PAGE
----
Stations can apply for grants to cover 50 percent of their project, or up to $12,500. If a station puts in two kinds of bio-fuels, the grant rises to $30,000. Awards will be made January 15, and stations must have their projects completed by June 30, 2007.
So we may be seeing more E85 fueling stations soon.
Besides replacing oil, a non-renewable resource, ethanol reduces carbon dioxide emissions relative to gas. Also, the U.S. imports oil, but ethanol is domestically produced, so it’s good for farmers and keeps money in the U.S. economy.
To buy a flex-fuel car, you’d probably spend some $4,000 less than on one of the more expensive hybrids.
Some 70,331 flex-fuel vehicles roam Maryland byways. Most flex-fuel cars are modified standard models including Chevrolet Impala, Monte Carlo, Ford Taurus, Ford Crown Victoria, Mercury Grand Marquis and Lincoln Town Car so they look just like normal gas-gulpers.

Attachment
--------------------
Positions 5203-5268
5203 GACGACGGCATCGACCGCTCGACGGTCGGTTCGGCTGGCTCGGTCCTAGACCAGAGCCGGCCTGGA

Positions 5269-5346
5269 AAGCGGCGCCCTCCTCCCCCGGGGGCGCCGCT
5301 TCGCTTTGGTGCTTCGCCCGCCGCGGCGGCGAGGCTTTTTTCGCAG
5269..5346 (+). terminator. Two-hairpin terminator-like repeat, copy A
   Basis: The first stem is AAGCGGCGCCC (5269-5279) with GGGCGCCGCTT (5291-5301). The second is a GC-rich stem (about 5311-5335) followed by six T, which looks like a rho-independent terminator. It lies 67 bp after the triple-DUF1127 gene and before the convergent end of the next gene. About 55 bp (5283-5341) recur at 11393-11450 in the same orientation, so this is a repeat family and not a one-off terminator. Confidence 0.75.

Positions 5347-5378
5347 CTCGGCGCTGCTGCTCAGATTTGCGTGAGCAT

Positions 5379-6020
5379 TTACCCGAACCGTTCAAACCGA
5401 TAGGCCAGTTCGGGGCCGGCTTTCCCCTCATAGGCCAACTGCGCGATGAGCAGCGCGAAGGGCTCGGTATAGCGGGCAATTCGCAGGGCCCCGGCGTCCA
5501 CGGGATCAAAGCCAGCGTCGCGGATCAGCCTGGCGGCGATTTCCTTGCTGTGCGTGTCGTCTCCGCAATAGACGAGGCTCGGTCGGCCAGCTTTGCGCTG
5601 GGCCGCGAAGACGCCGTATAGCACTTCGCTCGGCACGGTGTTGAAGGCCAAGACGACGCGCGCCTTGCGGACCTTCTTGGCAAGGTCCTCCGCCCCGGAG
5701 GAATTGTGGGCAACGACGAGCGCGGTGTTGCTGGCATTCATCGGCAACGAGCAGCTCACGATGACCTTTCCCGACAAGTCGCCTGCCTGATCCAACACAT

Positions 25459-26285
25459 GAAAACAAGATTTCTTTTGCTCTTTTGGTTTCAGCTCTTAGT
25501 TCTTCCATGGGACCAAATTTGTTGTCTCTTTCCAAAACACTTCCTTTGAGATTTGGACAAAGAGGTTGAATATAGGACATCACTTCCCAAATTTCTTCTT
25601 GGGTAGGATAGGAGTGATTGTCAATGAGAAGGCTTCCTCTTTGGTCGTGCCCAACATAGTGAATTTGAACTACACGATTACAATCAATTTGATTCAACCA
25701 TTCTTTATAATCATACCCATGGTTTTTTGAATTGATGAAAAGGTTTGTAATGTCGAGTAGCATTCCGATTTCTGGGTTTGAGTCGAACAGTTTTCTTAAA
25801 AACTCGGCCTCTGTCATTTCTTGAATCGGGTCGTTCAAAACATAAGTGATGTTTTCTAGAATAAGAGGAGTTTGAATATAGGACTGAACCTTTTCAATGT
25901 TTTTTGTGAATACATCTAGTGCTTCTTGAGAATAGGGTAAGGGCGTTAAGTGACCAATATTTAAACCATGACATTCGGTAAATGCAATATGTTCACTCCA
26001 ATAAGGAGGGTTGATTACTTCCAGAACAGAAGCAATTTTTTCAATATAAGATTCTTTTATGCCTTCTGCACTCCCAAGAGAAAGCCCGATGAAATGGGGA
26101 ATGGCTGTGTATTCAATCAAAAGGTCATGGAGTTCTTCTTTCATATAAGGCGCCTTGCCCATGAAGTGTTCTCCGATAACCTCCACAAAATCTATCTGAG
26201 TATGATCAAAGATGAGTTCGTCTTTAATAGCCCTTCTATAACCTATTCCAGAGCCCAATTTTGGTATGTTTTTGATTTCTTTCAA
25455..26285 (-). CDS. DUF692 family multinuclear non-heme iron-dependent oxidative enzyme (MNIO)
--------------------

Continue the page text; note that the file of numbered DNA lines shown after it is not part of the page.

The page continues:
“The Crown Victoria I drive is a flex-fuel,” Wolfe said. “There’s a lot of cars that are flex-fuel, but other drivers can’t tell.”
If I bought a flex-fuel car, I’d have a wide range of models and makes to choose from. Plus, I’d get the benefit of driving on a renewable American resource. But to get the full advantage of not polluting, I’d be at the mercy of three gas stations all at least 30 minutes from my house.
The next big alternative-fuel vehicle might be like the BETA-VHS debate of the 1980s. But if you don’t mind being a small fish in a big pond, there are options. If you want to run with the clean fuel crowd, however, the hybrid or a flex-fuel car is your best bet.
Through my search at the Odyssey Day, I learned that there’s no perfect match for me. Each of the choices was flawed. The closest match I had with these cars seemed to be a flex-fuel vehicle with high gas mileage. But with only three ethanol-pumping gas stations in the state, I’m not lured to pay the price difference. So I’m still searching for the perfect car and waiting on technology.
For more information about alternatively fueled cars, including how to locate fueling stations, visit www.eere.energy.gov.